I love the questions that we’ve been getting recently – keep them coming!
Here’s one which I particularly liked:
“Hi there. When I’m training I find it very difficult to get a pump. When I do, it doesn’t last that long. Any advice? Thanks.”
Thank you for your question. You can read my response after the cut.
Before I answer your question, I think it’s important that you gain an understanding of the pump, and the significant role it plays within your workouts. Scientifically known as hyperaemia, “The Pump” occurs when a muscle is trained. In order for the working muscle to perform optimally, your brain instructs your body to supply it with oxygenated blood, which is then pumped and pooled within the muscle. If the delivery of oxygenated blood is insufficient, your muscle will experience a build-up of lactic acid which you may experience as a burning sensation. In such cases, your body will release a combination of hormones and signalling factors (nitric oxide) which will assist the pump by encouraging the capillaries (small blood vessels) within the muscle to dilate, further increasing the inflow of blood. I’m sure you’ll agree that the psychological and physiological benefits of the pump really motivate you in your workouts – there’s nothing quite like it! That said, I probably wouldn’t go as far as Arnie:
There are many factors which can influence the level of pump you experience. Below are 5 tried and tested ways that can help improve hyperaemia.
Drink more water
Your body is approximately made up of two thirds water, much of which is found in your blood plasma. Can you see where I’m going here?
The more water you drink, the more voluminous your blood becomes. Therefore, drinking more water will increase the build-up of fluid within your muscle i.e. a better pump!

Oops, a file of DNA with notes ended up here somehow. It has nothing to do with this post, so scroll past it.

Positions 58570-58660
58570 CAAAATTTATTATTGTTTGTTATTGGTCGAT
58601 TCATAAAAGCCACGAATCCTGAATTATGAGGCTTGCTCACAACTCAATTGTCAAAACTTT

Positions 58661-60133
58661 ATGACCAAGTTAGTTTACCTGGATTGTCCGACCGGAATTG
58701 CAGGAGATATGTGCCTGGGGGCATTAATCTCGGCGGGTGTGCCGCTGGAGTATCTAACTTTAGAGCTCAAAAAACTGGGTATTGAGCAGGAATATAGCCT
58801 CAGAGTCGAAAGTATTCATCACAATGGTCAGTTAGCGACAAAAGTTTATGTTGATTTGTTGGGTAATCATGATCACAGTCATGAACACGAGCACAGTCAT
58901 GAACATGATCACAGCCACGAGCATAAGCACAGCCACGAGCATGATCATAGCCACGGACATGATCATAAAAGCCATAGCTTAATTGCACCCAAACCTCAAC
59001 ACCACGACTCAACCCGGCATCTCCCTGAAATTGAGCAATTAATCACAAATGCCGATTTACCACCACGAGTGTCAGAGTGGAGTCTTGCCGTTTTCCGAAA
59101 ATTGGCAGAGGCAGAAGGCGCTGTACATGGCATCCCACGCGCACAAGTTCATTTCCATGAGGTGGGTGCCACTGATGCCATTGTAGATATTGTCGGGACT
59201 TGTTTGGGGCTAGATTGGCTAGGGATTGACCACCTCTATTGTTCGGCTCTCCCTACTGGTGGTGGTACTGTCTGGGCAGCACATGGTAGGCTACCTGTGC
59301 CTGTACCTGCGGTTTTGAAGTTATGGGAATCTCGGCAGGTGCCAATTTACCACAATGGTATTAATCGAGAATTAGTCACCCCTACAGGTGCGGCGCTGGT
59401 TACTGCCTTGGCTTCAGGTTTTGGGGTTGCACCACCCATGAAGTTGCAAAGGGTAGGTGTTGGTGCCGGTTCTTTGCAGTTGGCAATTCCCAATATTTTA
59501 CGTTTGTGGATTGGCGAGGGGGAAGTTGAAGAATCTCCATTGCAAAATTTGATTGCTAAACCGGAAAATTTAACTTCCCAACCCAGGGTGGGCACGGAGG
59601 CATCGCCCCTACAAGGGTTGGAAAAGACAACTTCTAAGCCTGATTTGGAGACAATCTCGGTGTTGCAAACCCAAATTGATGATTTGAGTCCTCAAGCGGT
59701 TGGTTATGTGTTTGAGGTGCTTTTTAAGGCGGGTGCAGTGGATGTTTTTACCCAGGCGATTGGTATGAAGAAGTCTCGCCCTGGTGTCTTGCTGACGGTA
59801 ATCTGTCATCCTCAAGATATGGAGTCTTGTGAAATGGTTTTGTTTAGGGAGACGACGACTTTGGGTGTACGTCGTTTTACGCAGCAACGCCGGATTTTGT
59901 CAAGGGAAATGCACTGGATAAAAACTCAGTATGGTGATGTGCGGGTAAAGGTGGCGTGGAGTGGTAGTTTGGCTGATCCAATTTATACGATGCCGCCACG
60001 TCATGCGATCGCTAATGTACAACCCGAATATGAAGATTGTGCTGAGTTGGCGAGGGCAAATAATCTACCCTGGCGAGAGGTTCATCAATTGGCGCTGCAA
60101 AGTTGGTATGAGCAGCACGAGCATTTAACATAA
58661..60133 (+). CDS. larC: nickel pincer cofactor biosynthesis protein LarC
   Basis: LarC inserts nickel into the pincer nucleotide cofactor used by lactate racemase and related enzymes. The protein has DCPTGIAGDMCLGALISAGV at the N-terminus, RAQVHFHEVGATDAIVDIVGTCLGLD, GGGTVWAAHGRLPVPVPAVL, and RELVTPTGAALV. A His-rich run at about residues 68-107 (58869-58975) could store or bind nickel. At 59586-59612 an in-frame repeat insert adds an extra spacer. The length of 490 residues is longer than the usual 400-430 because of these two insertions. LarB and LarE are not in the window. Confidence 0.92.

Right now, I’m drinking between 4 and 6 litres, which I spread evenly across the day.
Eat carbohydrates before and after your workout
As I have mentioned numerous times, carbohydrates are the body’s preferred source of energy. But did you know that carbohydrates are also hydrophilic – they have an affinity for water? Indeed, 3 grams of water is drawn for every gram of carbohydrate your body stores as muscle glycogen. This gives your muscles a fuller appearance. What’s more, eating carbohydrates triggers the release of insulin – a hormone that regulates blood sugar levels and moreover, stimulates nitric oxide production thus encouraging blood flow.
My pre-workout meal includes complex carbohydrates such as brown rice or sweet potatoes. I combine this with a protein, say chicken or veal, and mixed greens.
Unlike my pre-workout meal, my post-workout meal contains simple, fast-acting carbohydrates such as waxy maize starch and a banana, which I combine with whey protein. For more information on the importance of the post-workout meal, please click here.
Increase sodium – slightly!
Besides increasing blood pressure, sodium (often referred to as salt) causes your body to retain water and for those reasons, salt has a bad rap. But what if, because of this, you’re not getting enough salt in your diet? Then this could the reason behind your lacklustre pump!
Since sodium encourages water retention, it also has impact on blood plasma volume and for that reason, will also help increase the build-up of fluid within your muscle.
Build a mind-muscle connection
Instead of going through the motions, think about the muscle you’re training. In other words, visualise the motion; imagine tearing down your muscle tissue and as a result, the influx of blood. In doing so, you’ll experience stronger contractions and even strength gains! This is because, your brain instructs your muscles via the central nervous system.
Simply put, a stronger contraction will invite blood flow to the working muscle, the result of which is a better pump!
Supplement with L-arginine
L-arginine is an amino acid which is known to encourage the production of nitric oxide in the body. While I won’t go as far as making any recommendations, there are many supplement companies out there promoting pre-workout “NO boosters”. If you look at the ingredients of these supplements, you’ll notice that many of them contain L-arginine.
As with any supplement, only invest if you’re certain that you’re dieting well and training hard. Otherwise, you’re just wasting your money.
I hope I have sufficiently answered your question – good luck!